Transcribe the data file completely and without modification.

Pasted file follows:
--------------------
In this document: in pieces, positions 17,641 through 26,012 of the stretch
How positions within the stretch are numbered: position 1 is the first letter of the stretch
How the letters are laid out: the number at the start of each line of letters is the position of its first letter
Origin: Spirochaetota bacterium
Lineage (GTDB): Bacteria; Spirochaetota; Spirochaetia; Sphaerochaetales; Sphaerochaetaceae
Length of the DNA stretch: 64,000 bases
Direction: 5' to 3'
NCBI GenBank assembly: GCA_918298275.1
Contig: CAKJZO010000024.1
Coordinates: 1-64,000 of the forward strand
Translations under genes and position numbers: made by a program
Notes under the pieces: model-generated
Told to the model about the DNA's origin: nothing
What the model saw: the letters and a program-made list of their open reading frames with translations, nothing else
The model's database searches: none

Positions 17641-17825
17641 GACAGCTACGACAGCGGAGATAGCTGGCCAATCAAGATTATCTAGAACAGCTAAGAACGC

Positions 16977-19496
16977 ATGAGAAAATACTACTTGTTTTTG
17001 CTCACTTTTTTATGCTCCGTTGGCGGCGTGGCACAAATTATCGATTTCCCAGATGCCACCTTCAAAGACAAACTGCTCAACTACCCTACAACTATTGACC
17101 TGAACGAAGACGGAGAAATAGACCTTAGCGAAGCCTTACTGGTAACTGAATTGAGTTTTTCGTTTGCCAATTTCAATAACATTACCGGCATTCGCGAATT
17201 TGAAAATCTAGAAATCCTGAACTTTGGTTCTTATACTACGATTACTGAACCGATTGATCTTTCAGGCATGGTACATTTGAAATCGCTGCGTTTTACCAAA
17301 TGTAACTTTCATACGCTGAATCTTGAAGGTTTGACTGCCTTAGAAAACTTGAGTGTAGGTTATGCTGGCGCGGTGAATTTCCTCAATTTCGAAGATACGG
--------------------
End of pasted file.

In this document: in pieces, positions 17,641 through 26,012 of the stretch
How positions within the stretch are numbered: position 1 is the first letter of the stretch
How the letters are laid out: the number at the start of each line of letters is the position of its first letter
Origin: Spirochaetota bacterium
Lineage (GTDB): Bacteria; Spirochaetota; Spirochaetia; Sphaerochaetales; Sphaerochaetaceae
Length of the DNA stretch: 64,000 bases
Direction: 5' to 3'
NCBI GenBank assembly: GCA_918298275.1
Contig: CAKJZO010000024.1
Coordinates: 1-64,000 of the forward strand
Translations under genes and position numbers: made by a program
Notes under the pieces: model-generated
Told to the model about the DNA's origin: nothing
What the model saw: the letters and a program-made list of their open reading frames with translations, nothing else
The model's database searches: none

Positions 17641-17825
17641 GACAGCTACGACAGCGGAGATAGCTGGCCAATCAAGATTATCTAGAACAGCTAAGAACGC

Positions 16977-19496
16977 ATGAGAAAATACTACTTGTTTTTG
17001 CTCACTTTTTTATGCTCCGTTGGCGGCGTGGCACAAATTATCGATTTCCCAGATGCCACCTTCAAAGACAAACTGCTCAACTACCCTACAACTATTGACC
17101 TGAACGAAGACGGAGAAATAGACCTTAGCGAAGCCTTACTGGTAACTGAATTGAGTTTTTCGTTTGCCAATTTCAATAACATTACCGGCATTCGCGAATT
17201 TGAAAATCTAGAAATCCTGAACTTTGGTTCTTATACTACGATTACTGAACCGATTGATCTTTCAGGCATGGTACATTTGAAATCGCTGCGTTTTACCAAA
17301 TGTAACTTTCATACGCTGAATCTTGAAGGTTTGACTGCCTTAGAAAACTTGAGTGTAGGTTATGCTGGCGCGGTGAATTTCCTCAATTTCGAAGATACGG